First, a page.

Torn between two covers

by Ariana Sadoughi. 0 Comments

Let me start this column by telling you about a book that I just recently finished. Its called The Clearing and is written by Heather Davis.

Here is a quick overview of the story ...

An 18-year-old girl named Amy goes to live with her aunt in the country, in order to escape her previous situations in life, and meets a boy named Henry who lives in a clearing beyond her aunts backyard. Because of a prayer, Henry is still living with his family in 1944 (Amy is living in the present day) and he is the only one in his family that realizes that time isnt passing. Amy is instantly infatuated by him, as Henry is with her. As they fall in love, they find that true love is timeless, however Amys visiting his family is threatening their safe existence.

I hope that by telling you that I cried at the end of this book, isnt spoiling anything for anyone who wants to read it in the future.

In my opinion, this book is sad. And when I say sad I mean, terribly sad! I have read a lot of books that are said to have sad themes but never once have I cried until I read The Clearing. By this I am hinting that if I usually can handle most books with an upsetting theme, this book must REALLY be sad!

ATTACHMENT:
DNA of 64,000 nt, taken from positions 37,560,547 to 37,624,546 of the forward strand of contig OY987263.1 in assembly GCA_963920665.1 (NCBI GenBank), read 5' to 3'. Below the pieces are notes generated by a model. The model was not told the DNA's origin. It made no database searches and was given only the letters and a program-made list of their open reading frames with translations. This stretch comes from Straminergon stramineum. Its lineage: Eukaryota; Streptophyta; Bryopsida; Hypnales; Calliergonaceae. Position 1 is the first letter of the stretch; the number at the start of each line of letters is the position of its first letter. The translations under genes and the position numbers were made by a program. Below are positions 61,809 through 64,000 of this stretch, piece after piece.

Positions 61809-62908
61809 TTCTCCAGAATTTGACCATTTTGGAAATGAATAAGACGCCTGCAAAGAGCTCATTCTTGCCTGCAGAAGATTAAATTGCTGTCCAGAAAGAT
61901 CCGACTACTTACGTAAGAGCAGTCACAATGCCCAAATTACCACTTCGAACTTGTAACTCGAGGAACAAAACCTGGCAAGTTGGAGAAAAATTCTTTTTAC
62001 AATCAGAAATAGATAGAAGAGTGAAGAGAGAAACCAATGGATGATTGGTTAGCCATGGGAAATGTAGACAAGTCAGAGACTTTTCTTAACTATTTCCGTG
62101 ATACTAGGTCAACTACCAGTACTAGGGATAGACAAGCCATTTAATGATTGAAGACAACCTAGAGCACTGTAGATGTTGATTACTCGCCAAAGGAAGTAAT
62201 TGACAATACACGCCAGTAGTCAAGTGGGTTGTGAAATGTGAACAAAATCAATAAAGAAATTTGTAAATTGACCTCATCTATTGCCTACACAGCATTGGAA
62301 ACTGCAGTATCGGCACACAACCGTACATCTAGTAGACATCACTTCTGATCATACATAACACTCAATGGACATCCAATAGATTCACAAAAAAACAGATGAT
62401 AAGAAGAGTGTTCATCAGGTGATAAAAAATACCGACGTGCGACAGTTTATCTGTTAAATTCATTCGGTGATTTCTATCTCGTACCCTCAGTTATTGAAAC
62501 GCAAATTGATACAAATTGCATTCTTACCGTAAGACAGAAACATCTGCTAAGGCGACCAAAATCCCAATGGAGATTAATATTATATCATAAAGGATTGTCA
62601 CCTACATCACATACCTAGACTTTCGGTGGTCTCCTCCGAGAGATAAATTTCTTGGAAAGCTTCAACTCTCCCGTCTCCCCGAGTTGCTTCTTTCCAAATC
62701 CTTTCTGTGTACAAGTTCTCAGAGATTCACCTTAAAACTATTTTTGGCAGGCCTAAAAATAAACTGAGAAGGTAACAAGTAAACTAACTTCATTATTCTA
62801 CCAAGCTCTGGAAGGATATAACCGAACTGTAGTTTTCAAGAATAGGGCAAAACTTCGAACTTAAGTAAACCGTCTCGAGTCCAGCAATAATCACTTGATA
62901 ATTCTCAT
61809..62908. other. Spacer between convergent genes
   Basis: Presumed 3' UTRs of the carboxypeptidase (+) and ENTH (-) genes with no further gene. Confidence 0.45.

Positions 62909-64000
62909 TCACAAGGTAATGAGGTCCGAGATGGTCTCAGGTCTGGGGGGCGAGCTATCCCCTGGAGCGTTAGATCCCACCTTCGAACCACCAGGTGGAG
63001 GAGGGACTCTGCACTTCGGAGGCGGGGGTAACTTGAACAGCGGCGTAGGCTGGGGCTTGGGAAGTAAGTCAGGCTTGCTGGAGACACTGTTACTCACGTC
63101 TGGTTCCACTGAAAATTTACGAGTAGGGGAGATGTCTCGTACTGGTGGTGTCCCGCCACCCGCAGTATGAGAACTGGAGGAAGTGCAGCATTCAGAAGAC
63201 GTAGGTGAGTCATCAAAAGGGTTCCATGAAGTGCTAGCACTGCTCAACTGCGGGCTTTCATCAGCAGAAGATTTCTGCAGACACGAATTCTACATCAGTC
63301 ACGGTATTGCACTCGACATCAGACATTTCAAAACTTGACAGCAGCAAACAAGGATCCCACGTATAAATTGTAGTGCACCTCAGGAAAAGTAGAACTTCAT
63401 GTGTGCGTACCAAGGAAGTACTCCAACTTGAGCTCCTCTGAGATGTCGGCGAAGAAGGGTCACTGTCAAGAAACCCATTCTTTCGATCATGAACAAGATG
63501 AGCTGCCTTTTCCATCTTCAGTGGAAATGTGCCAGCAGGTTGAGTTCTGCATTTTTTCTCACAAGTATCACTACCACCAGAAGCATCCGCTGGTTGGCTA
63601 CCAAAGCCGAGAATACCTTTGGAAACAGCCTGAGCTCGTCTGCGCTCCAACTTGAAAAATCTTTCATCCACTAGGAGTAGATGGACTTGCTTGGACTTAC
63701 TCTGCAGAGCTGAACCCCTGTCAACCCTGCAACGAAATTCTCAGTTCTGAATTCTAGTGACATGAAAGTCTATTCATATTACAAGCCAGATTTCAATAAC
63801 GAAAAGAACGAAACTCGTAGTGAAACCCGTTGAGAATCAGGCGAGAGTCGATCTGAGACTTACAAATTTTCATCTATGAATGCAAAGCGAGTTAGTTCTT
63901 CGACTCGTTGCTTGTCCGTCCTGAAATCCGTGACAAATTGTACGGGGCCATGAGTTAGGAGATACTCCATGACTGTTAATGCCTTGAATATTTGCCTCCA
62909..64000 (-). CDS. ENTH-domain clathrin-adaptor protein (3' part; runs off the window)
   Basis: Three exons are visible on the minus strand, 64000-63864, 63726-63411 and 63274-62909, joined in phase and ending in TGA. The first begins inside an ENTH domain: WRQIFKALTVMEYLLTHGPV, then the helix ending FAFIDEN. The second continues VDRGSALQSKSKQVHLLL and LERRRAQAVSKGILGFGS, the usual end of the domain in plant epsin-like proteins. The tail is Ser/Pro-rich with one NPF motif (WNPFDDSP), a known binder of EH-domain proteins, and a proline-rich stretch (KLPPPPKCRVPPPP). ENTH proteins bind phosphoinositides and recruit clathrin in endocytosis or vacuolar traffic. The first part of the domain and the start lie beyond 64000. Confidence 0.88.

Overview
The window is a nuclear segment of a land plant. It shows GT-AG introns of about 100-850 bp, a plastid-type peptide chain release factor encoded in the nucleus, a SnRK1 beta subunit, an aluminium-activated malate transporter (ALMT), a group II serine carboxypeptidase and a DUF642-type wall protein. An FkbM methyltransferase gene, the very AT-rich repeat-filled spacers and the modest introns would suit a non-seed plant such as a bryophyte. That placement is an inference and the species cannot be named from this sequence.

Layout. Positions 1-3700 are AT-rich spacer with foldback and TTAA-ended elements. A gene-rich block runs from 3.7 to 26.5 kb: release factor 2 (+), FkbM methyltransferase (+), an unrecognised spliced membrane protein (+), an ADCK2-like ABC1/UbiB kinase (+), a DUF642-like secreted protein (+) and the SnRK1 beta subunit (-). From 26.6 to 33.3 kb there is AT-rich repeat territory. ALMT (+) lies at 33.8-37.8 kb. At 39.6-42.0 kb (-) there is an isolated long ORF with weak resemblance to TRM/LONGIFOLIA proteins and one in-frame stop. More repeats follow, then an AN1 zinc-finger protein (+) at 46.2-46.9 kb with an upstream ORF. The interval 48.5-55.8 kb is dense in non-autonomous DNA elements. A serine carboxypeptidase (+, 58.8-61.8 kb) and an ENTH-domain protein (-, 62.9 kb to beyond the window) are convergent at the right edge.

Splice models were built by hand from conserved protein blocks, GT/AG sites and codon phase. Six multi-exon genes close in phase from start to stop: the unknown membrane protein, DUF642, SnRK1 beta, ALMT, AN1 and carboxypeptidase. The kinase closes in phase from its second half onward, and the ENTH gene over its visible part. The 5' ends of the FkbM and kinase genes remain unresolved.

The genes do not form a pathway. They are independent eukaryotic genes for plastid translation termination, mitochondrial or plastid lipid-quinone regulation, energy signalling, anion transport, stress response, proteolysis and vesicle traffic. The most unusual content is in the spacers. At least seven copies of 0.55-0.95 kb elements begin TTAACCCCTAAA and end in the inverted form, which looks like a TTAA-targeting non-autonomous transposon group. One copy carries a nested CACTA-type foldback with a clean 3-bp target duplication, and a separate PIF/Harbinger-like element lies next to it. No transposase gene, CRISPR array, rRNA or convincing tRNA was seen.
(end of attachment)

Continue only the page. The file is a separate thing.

So after I finished the book I just started to cry ... and cry ... and cry some more.

I dont think crying is that much fun, and after I finally stopped crying, I realized something. What did I realize?

I realized that I brought the tears upon myself. It was my choice to read that book, which I did for pleasure, not to cry! Crying was far from my intentions.

Although before I read The Clearing, I had heard that it was a sad, romantic novel. Something about the book seemed interesting so I just had to go to the library, check it out, and read it. I wanted to know what was so great about this book that it had such high reviews. I thought it would be a great summer read ... and this whole time I had been disregarding how sad it had been said to be this was supposed to be for entertainment!

Never once had I considered something that my mom said Why do I want to read something that will make me sad? This is completely true. Why am I actively choosing to use my time only to feel bad?

I couldve completely avoided feeling so horrible, if I had just thought about if I really wanted to read a notably upsetting book.

What Im getting at is, is that should we read books and watch movies that arent going to make us feel good, but make us feel terrible inside?

Honestly, dont we have enough going on in our lives, to have it complicated by fiction?

I think I will be passing up on this upsetting genre, and keeping to more upbeat reads. After all, when I have the choice to cry or smile, do I really want to choose the tears?

Ariana Sadoughi writes a monthly column for



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